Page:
Awami Workers Party leader Ismat Raza Shahjahan filed her nomination papers with the Election Commission on Thursday. Her vision is to ensure katchi abadis or informal settlements get official land titles and to get water for Islamabad.
“Our support base is largely in the katchi abadis,” she says. Shahjahan’s party has long been working on the issue. “Their women go to the rich houses to work as domestic help,” she says. “Their children, especially girls, care for the children of the rich.” The party wants to legislate to provide them protection.
“I want these women to be recognised under the purview of the labour law,” says Shahjahan. “Their girls suffer a lot of sexual abuse at these big houses and it goes unreported.”
According to Shahjahan, most of the people living in the katchi abadis are Pashtuns and Christians. “The Pashtuns came here due to the operations,” she says. “The Christians came after their houses were burnt. Islamabad was a bit modern so they felt safe to settle here.”
In the last local government election, AWP won three out of the eight seats in Islamabad’s informal settlements. “There are 42 katchi abadis and we are working on getting them regularised.” Once they are regularised, their residents can get connections for water, electricity and gas.
Shahjahan is also depending on the young and progressive voters. “Young people have critical minds,” she says. “They see no future in voting for the existing parties.”
The party promises free education for all. “We want a scientific, secular, democratic and modern education system,” she says. “We support unions. And we are against the hostel curfews on women.”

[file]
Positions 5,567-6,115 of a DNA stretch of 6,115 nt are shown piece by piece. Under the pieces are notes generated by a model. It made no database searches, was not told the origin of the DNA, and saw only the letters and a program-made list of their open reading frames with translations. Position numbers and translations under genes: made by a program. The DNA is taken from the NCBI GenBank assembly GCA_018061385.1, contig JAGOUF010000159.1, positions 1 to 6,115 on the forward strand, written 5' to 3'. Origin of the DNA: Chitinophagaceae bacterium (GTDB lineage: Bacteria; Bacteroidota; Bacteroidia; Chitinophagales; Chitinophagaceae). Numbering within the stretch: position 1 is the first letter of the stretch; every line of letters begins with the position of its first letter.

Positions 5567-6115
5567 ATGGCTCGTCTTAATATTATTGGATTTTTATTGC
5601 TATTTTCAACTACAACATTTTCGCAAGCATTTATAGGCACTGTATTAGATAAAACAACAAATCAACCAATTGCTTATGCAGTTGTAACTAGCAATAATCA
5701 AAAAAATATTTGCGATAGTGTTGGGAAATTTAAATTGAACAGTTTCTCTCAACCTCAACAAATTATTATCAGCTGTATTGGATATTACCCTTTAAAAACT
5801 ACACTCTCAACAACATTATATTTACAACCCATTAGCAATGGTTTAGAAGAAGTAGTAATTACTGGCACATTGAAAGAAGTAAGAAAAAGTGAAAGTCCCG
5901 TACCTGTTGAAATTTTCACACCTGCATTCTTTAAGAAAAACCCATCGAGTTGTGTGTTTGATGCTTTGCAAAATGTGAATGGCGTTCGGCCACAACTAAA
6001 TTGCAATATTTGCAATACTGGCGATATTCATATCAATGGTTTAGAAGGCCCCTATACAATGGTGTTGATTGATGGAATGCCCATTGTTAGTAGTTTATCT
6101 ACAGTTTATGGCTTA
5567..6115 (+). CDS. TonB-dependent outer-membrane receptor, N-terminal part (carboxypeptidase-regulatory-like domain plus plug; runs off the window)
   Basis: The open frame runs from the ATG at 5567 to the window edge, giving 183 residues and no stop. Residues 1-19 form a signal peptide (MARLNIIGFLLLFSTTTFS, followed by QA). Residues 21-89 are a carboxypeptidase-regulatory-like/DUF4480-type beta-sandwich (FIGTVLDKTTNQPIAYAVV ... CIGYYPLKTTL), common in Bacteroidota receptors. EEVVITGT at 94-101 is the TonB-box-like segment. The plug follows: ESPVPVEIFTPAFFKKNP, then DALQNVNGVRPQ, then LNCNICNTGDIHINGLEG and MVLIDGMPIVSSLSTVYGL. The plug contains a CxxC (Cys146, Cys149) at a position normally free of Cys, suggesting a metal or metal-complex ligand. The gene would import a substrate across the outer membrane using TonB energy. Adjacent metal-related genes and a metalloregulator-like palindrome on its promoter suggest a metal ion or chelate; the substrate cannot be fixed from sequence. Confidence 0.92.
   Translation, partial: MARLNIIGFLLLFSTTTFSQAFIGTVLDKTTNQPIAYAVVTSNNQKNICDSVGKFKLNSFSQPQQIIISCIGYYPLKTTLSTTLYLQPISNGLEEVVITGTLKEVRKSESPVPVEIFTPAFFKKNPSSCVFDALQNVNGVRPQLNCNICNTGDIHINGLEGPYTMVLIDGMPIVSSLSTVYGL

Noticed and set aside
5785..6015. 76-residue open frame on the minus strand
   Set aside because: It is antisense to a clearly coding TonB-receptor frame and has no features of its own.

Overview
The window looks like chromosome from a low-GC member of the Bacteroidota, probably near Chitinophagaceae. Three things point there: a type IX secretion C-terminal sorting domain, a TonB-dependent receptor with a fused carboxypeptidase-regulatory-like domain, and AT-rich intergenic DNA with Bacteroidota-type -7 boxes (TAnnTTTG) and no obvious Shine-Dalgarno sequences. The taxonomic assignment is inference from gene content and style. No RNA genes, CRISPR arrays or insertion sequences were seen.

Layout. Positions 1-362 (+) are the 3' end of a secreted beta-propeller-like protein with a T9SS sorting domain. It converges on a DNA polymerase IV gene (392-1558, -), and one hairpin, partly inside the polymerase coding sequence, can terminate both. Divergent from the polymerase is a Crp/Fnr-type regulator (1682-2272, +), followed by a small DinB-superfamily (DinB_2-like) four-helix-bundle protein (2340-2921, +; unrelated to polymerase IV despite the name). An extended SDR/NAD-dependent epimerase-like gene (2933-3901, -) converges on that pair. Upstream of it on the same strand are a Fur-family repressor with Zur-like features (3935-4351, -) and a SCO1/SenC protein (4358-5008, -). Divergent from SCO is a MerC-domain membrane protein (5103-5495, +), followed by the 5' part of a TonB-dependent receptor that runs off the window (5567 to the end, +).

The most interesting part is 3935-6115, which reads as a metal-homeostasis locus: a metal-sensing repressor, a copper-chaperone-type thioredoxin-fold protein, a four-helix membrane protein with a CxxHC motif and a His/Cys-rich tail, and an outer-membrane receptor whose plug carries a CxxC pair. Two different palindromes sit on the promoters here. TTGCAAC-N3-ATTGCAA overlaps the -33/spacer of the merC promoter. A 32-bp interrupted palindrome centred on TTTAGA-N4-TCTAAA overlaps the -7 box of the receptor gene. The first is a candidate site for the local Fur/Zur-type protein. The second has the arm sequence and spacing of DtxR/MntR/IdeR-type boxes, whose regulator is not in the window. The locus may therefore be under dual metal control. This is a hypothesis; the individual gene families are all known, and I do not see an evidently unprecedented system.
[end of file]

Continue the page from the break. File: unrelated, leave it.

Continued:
Shahjahan says the party feels strongly about harassment on campus. “A women-friendly environment is a must for progressive politics.”
— Ismat Shahjahan (@ismatshahjehan) June 7, 2018
The laws and entire political structure are rigged in the favour of patriarchy, she says. “We are the only socialist party that raises the gender question.”
According to her, Pakistan needs an alternative progressive narrative as all the mainstream parties maintain the status quo. “Islamabad is the political and electoral centre stage, which is why Ammar Rashid and I are contesting from here,” says Shahjahan. “We want to build a critical narrative that questions neo-liberalism and privatization. We are for land reforms and constitutional amendments.”
Shahjahan says the political system of Pakistan is rigged in the favour of the rich. “There’s no level-playing field because these parties hold so much land,” she says. “We advocate a proportional representation system, in which votes are given on the basis of party manifesto instead of candidates.”
Climate change is also a concern that the party upholds. “Ecological concerns are real and we are very concerned,” says Shahjahan.
“Challenges are there because we aren’t glamorous in spending like the other parties,” she says. “But the young, the progressives, the feminists, the environmentalists and the students will all vote for us.”